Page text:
I do need something to help with the growth though. At the start of the season 3000RPM=30mph, at the end of the season it was more like 27mph. My neighbors boat has bottom paint that seams to rub off as it gets growth on it, taking the growth with it. It was there when he bought the boat though.

 

Thanks for all your input fellas.

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My boat doesn't sit in the water. If I am not fishing it ,it's on the trailer. Three times a year it's in salt,the rest in freshwater.

No need for antifouling paint at all. I do have shark hide on above waterline bare aluminum.

That is working fine for me. It pays to do your research before venturing out on a path you think might be the right option.

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My preference is ablative bottom paint.

 

You use your boat like I do. A few months moored, then on the trailer. So, a multi season paint is required. Some paints lose the ability to protect once out of the water.

 

So, you have two real choices.

 

Hard paints such add the epoxies. And ablative or soft paints. The hard paints tend to favor really fast boats. Ablative wears as your boat moves through the water.

 

I do not like epoxy bottom paint. Once the antifouling material is depleted, you are left with a hard to remove epoxy. This may sound good, but you usually have to remove the bulk of leftover material to recoat.

 

The ablative on the other hand is always wearing. That's why most boats have one color for the base coat and another for the top coats. You can easily seed when is time to recoat when the first color shows through. And is a simple sand (scuff) and paint affair.

 

There are also hybrid paints. But a good quality bottom paint applied properly can really take the work out of owning a boat.

 

My top speed was 1mph better than when I put my boat in. Probably due to being 70 gallons of fuel lighter. But the lack of marine growth after four months was evident. Half an hour with a pressure washer when I got home and it was ready to put away for the winter.

 

There are lots of choices for paint. I ordinal like the Interlux Micron 66. It's a self polishing paint that trends to hold up well on planning hulls. But there's lots of choices. I just prefer Interlux products.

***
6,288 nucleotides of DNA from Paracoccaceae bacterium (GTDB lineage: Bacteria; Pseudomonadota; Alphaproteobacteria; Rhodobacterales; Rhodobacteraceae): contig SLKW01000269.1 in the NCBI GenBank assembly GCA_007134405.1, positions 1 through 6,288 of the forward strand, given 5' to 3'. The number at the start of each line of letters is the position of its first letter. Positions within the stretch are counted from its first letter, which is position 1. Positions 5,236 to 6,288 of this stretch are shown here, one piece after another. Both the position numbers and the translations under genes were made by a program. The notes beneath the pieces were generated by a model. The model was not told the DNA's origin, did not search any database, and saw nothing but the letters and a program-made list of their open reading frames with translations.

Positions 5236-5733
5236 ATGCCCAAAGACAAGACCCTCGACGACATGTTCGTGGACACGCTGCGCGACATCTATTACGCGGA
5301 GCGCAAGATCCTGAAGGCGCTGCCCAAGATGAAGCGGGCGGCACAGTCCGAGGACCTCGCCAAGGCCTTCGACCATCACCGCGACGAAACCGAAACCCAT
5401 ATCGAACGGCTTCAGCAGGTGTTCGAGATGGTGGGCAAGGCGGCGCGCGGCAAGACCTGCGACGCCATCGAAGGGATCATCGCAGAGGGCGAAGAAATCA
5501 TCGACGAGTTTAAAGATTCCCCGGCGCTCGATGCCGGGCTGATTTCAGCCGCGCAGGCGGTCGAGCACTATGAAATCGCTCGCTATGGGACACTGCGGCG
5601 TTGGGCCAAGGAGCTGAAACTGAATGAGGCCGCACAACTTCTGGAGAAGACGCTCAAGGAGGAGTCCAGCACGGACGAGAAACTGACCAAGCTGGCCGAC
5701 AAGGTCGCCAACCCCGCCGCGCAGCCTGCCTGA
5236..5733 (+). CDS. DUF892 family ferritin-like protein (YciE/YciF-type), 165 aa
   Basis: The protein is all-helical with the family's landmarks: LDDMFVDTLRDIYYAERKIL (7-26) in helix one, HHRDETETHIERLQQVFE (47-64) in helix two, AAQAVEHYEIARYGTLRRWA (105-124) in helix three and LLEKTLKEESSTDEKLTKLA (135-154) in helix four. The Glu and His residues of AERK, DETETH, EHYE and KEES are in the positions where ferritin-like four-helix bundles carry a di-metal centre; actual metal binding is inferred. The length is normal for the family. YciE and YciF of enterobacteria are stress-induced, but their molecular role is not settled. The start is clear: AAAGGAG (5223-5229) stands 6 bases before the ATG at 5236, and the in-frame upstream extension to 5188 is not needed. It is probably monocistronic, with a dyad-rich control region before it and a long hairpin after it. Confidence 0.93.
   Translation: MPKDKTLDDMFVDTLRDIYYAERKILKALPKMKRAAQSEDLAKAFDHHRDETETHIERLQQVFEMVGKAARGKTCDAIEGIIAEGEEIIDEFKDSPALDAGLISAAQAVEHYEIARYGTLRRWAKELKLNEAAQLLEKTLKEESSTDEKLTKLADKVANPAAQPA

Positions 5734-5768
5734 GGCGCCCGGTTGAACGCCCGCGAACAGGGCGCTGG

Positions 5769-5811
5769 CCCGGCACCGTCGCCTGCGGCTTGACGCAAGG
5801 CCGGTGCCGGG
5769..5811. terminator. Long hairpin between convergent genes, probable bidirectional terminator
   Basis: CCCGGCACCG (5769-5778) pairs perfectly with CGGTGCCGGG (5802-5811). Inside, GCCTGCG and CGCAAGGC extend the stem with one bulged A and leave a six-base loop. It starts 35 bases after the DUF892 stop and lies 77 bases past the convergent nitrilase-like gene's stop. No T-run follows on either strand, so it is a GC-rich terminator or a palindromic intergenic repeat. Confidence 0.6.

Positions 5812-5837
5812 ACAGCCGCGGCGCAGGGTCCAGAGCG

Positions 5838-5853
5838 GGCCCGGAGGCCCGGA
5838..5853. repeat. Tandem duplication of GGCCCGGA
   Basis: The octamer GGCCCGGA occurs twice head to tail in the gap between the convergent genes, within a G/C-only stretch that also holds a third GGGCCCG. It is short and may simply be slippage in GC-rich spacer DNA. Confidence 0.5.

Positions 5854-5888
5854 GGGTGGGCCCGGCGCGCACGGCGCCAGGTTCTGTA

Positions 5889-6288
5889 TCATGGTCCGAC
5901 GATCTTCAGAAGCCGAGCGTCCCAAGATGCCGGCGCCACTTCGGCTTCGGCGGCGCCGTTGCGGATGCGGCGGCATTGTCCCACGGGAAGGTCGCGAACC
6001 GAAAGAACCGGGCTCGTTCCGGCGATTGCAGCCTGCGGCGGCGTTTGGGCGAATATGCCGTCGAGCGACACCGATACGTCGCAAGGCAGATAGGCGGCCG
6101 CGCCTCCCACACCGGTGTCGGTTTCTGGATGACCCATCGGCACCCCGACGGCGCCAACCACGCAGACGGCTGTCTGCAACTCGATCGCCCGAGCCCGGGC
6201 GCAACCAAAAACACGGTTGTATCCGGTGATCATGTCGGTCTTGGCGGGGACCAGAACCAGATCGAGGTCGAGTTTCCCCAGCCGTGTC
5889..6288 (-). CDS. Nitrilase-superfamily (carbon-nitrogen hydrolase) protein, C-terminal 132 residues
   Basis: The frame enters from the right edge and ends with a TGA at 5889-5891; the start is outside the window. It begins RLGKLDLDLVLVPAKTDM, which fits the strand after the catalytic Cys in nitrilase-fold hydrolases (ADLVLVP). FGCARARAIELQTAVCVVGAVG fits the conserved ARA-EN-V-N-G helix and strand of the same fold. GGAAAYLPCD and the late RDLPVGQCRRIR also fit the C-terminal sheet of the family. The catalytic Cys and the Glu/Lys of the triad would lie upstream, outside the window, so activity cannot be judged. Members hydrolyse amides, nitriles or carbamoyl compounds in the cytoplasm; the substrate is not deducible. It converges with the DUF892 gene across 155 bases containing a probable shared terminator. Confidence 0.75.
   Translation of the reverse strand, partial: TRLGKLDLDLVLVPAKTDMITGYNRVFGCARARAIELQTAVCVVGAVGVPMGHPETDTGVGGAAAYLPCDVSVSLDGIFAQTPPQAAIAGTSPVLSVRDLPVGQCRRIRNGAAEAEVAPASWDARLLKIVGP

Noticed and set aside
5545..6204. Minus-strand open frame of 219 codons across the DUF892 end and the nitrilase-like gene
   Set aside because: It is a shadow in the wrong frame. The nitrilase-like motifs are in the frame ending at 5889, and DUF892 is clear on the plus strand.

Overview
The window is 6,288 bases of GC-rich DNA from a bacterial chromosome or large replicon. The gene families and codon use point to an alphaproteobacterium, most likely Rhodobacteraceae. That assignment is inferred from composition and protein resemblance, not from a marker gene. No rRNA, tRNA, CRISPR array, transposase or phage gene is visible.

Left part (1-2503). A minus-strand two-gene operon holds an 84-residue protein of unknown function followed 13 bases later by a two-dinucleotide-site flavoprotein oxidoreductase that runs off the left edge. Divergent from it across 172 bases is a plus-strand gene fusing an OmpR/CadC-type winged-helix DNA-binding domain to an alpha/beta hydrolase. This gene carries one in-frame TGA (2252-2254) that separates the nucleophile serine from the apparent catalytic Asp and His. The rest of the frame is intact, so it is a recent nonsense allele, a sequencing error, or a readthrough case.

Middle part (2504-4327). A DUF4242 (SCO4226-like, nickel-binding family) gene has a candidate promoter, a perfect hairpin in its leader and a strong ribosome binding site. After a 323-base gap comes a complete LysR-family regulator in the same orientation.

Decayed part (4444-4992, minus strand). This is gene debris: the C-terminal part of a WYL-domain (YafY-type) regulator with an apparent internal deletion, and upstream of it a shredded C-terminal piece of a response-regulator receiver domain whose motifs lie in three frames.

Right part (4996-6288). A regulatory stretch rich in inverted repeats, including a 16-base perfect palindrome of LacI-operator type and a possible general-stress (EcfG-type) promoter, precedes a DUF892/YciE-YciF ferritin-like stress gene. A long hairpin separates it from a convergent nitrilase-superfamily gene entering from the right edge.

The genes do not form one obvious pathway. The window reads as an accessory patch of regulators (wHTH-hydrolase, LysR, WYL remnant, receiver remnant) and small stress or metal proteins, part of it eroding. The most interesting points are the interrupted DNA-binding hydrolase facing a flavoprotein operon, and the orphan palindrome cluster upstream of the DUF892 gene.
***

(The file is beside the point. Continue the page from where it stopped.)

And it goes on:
Do lots of research, make a plan and then stick to it. You'll be far happier in the end.

 

Dave

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My boat doesn't sit in the water. If I am not fishing it ,it's on the trailer. Three times a year it's in salt,the rest in freshwater.

No need for antifouling paint at all. I do have shark hide on above waterline bare aluminum.

That is working fine for me. It pays to do your research before venturing out on a path you think might be the right option.

Sorry about the highjack but Steve how do you like the Sharkhide? I am thinking about getting the cleaner polish and coating to do the duckworth this winter. I like the reviews and what I have seen from pictures but I don't have any first hand info.

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Well worth the effort..it has held up nicely..the salt water hasn't been able to get to the aluminum yet.

I do rinse it with a product called Salt Away and also flush the engines with it. Killer good..

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Well worth the effort..it has held up nicely..the salt water hasn't been able to get to the aluminum yet.

I do rinse it with a product called Salt Away and also flush the engines with it. Killer good..

 

Cool thanks for the info!

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The hardest thing I found was getting the hull clean. But acid etching followed by polishing seemed to have great results.

 

Dave

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Spent a good part of the day laying in the gravel under my boat with a scrub brush, sprayer and power washer. Wasn't much fun but it looks much better now. Tried many different "highly recommended" cleaners. Bleach in gel format worked the best by far. Will have to clean under the bunks when I figure out how I'm gonna get it up off the trailer.

Drained the motors, and winterized the cabin too.

 

Glad I used 12x14 doors.

CC9C2B20-678B-42DF-9EA3-37DD3612E90C.jpg

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There are some pretty effective spray on cleaners. Mostly it's the ocalic acid that does the trick. The same stuff used to remove rust stains from decks and such. This will often remove the color. And it's usually available at hardware stores in quarts and gallons. I apply with a garden sprayer.

 

The bleach/water solution is really good for killing the little buggers that hang out on the hull.

 

And I have had to use scrapers and the like to get everything off. I have even used a piece of pine 1x2 before as a soft scraper.

 

Sometimes you have to get creative.

 

Dave

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Here is a Pic of my boat getting painted

 

The guy picked it up by the cleats with four chain falls

Cool, that'd be a good way for me to rip 4 cleats off the boat.

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Here is a Pic of my boat getting painted

 

The guy picked it up by the cleats with four chain falls

That is one beautiful boat Dave!!!!